By Si Belkacem Taieb (auth.)
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Extra info for Decolonizing Indigenous Education: An Amazigh/Berber Ethnographic Journey
At the same time my army card arrived. The army 30 Decolonizing Indigenous Education card is given to you if you have done your army service or if you have been exempted. In my case I was exempted. During the most intense times of terrorism, the army was not taking nationals who lived outside the country; it was too dangerous. This actually created a business of army cards. An exemption would go for around 30,000 francs (6,000 Canadian dollars) depending on whether you would present yourself to the officials or if you would to avoid the whole process.
The symbolic two letters is given to members of my village and is a mark of respect for my ancestor. ” He took my passport, asked me to stay on the side of the queue and left. I did not know him but I had no choice. I was in the hands of the army. After a few minutes, he came back and brought me through the customs to leave me again with a group of customs agents who looked in my bag to find only clothes. After a little game that they played with me, they let me pass. The man was waiting on the other side.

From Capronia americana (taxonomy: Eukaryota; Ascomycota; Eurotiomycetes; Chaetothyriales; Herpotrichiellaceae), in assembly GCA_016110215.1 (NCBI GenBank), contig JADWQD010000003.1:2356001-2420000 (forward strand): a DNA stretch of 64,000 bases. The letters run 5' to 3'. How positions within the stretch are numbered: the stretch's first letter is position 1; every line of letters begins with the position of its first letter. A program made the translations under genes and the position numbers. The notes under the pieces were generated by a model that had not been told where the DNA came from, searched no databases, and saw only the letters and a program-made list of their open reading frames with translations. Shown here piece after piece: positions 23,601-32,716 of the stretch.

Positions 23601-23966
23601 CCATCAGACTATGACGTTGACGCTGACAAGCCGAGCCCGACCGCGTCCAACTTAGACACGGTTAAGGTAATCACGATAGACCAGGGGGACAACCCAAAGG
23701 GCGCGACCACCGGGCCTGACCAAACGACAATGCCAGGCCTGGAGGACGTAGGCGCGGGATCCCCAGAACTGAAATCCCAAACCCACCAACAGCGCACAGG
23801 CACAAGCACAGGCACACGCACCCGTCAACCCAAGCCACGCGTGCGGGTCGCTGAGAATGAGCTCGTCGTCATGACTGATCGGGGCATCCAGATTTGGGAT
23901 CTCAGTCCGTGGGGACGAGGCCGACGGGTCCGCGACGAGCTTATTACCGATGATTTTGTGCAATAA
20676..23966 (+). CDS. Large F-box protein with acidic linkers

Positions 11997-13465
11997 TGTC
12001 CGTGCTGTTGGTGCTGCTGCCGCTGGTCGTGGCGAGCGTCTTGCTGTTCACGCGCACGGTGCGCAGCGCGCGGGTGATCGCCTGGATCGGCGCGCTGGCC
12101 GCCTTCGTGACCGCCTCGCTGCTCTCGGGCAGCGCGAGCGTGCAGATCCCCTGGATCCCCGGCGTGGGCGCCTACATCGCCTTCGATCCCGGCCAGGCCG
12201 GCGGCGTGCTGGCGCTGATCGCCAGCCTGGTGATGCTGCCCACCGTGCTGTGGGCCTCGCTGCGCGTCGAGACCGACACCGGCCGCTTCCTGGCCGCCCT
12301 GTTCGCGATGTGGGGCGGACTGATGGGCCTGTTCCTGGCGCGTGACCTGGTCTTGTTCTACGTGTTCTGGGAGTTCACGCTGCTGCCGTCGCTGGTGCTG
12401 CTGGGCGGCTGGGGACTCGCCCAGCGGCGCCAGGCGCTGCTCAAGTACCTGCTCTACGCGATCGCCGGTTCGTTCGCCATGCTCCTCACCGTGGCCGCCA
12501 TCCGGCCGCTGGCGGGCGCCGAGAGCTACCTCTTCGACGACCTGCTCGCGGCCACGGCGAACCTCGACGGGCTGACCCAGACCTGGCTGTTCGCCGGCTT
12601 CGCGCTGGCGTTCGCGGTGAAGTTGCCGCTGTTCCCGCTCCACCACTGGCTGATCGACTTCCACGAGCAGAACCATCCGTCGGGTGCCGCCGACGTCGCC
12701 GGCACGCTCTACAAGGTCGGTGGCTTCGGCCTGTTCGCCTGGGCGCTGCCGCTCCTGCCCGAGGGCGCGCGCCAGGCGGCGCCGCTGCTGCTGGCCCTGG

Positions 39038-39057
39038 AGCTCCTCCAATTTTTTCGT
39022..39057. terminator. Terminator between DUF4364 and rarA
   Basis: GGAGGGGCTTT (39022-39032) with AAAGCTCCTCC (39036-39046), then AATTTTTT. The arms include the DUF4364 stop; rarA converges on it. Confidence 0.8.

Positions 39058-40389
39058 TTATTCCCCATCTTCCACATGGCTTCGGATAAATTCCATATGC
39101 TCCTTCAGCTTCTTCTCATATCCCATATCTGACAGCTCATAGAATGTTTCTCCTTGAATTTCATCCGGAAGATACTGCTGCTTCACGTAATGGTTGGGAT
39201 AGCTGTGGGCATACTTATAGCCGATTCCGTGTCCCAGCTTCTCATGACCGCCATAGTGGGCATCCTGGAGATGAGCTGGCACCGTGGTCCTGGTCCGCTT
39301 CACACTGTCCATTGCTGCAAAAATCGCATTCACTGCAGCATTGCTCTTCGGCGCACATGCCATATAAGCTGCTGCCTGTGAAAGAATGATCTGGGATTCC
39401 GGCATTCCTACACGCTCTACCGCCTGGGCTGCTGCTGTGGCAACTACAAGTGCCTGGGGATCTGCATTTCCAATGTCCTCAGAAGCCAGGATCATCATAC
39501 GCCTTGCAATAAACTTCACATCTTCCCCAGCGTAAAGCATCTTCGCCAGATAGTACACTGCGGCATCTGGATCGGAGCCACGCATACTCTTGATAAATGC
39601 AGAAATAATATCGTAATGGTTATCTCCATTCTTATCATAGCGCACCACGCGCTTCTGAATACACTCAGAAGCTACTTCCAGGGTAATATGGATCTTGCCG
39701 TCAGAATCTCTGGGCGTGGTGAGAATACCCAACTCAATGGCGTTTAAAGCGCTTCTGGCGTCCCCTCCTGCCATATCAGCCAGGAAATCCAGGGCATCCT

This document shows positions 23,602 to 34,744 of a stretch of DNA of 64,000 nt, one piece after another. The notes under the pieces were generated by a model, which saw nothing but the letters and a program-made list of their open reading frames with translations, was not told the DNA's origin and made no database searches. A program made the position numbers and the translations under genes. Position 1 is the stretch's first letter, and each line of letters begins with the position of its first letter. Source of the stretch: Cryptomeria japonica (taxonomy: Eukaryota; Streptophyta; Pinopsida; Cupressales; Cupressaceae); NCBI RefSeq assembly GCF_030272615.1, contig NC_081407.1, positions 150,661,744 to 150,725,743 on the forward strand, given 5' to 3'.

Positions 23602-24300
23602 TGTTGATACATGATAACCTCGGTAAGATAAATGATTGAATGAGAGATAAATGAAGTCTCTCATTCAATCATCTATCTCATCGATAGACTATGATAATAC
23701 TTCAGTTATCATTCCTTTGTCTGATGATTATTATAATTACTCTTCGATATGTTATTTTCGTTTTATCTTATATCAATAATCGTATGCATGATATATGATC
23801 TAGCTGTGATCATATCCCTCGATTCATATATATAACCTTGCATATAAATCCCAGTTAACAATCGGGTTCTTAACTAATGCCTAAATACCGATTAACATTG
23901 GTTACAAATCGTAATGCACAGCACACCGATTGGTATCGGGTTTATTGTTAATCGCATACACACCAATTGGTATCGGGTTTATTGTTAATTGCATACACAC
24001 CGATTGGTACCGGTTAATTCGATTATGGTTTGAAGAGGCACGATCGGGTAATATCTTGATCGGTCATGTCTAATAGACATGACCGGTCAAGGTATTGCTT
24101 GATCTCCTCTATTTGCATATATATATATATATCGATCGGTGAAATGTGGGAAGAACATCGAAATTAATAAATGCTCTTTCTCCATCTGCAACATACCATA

We agreed that it was the culture. The person, the bird, and the seed all carry something that is our culture. This life that we carry and the roots that we extend around the world connect us to our ancestors and ground us to our lands and culture. The deeper the roots, the larger the tree is, and the more life force it carries. Then the metaphor for culture is no more the tree itself but it is the water that runs through it and gives it its vitality and strength. This water is the life force of our culture.